Riders have praised organisers of the Royal Norfolk Show for their actions after up to three inches of rain fell in 24 hours before the first day of the show.
Competitors had to be towed on to as well as off the parking field yesterday (28 June), when pictures and video of bogged-down lorries were widely shared on social media.
Others faced long waits to get on to or off the showground but as well as providing tractors for those who needed a tow, the show committee put its contingency plans in place, opening other parts of the estate so as many lorries as possible were parked on hard surfaces.
Showing producer Allister Hood’s lorry was one of those that was stuck in the mud yesterday.
“There was no damage done; we got pulled out and we were fine,” he told H&H. “I feel very sorry for [the organisers], they couldn’t have done anything about it; if they’d had the show a week ago, the ground would have been solid.
“They’ve managed to accommodate everyone today [29 June] by parking them by roads and other flat places and the going on the showground itself was amazing.
“They’ve done very well, it was just unfortunate.”
Sally Bushby added a new photo.
Fellow producer Natalie Reynolds was towed on and off the showground yesterday also praised the committee for coping with the conditions, and running the show as she had feared it would be cancelled.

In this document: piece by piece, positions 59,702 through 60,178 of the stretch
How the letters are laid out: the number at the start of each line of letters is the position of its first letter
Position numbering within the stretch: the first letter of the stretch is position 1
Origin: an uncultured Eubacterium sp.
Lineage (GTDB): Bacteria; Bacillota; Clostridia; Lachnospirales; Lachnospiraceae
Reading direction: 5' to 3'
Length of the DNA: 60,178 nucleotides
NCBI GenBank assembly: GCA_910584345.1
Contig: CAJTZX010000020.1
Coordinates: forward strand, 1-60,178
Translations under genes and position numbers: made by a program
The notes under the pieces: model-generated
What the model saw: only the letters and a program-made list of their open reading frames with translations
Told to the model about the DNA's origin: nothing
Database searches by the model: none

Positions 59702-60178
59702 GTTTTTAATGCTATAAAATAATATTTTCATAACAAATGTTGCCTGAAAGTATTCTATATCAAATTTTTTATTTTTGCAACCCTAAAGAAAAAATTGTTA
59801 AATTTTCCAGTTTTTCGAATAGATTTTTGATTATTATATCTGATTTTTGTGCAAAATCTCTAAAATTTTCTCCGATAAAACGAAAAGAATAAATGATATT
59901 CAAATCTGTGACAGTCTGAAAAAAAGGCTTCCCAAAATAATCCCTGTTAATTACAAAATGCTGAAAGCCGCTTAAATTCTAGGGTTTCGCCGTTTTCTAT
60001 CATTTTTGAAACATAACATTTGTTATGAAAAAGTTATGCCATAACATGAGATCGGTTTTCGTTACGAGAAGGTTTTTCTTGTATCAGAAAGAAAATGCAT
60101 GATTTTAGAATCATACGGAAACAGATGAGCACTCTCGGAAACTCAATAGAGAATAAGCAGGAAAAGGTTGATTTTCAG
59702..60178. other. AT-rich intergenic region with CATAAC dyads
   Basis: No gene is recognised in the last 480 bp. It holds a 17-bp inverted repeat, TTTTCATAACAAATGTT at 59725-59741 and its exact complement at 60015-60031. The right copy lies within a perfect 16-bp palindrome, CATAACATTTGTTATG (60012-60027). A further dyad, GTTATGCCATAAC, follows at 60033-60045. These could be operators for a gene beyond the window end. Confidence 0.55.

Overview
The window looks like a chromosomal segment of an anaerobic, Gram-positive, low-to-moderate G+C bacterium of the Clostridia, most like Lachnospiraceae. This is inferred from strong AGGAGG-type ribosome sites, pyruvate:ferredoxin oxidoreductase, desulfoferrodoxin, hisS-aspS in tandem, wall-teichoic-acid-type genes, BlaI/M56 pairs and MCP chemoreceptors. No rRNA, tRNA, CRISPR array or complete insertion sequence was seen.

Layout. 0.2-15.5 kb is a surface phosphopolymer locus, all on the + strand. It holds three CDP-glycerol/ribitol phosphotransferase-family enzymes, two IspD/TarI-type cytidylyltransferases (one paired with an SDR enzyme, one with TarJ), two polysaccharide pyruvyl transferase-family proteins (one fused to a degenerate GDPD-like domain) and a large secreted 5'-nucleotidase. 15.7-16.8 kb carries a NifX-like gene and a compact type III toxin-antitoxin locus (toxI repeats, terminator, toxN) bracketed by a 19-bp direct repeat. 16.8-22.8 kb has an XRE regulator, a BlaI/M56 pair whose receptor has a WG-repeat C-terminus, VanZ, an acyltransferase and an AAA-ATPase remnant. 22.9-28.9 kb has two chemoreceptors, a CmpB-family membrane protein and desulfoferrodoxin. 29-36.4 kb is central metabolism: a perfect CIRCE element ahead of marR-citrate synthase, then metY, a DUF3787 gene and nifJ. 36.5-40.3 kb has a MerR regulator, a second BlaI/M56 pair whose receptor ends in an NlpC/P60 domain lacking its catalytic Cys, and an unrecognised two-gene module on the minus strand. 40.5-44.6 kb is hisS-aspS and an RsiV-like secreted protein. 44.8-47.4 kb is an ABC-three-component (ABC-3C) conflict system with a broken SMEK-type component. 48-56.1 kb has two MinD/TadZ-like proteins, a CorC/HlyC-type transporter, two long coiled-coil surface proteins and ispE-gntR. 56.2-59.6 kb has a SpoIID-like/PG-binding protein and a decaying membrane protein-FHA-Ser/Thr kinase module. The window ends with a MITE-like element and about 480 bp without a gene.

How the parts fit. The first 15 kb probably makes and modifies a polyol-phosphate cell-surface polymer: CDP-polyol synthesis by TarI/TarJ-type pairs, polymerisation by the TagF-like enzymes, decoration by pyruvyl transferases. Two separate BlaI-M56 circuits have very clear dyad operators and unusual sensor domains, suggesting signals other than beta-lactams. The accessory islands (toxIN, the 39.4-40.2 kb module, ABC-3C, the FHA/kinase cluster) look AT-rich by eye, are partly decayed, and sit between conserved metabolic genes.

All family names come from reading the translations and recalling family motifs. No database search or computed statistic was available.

“It was bizarre; the weather’s been so dry, then it just went mad,” she told H&H. “I don’t understand where it all came from!”
Natalie said she saw some lorries being towed by two tractors and that although she thought some may have been damaged, “you go on at your own risk, you can see the conditions”.
H&H reporter Penny Richardson said she had heard a rider describe the going as “as perfect as it could have been” in the rings, adding: “The show’s done an incredible job”.
A spokesman for the show said the conditions overnight on Tuesday were “challenging” but despite this, the number of people visiting over the two days was likely to be near last year’s total.
“There were some difficulties with horseboxes because of the volume of water,” he added. “We’re not aware of any specific damage to any vehicles but if there was, we’d work very hard with the individuals concerned.
Organisers hope the next four days of the show will go ahead despite today's cancellation
First flooding and now snow — 2013 has not begun well for equestrianism, with weather conditions forcing cancellations across the
In wet weather, the increasing size of lorries is making it harder for some organisers to run events
“We managed to run a full programme of events on both days, it hasn’t prevented us putting on a spectacle. It did cause some issues in the car park but with lorries, the ground will be cut up.
“It was a challenge but I think the hard work of our volunteers and stewards, and our contingency plans, have worked.”
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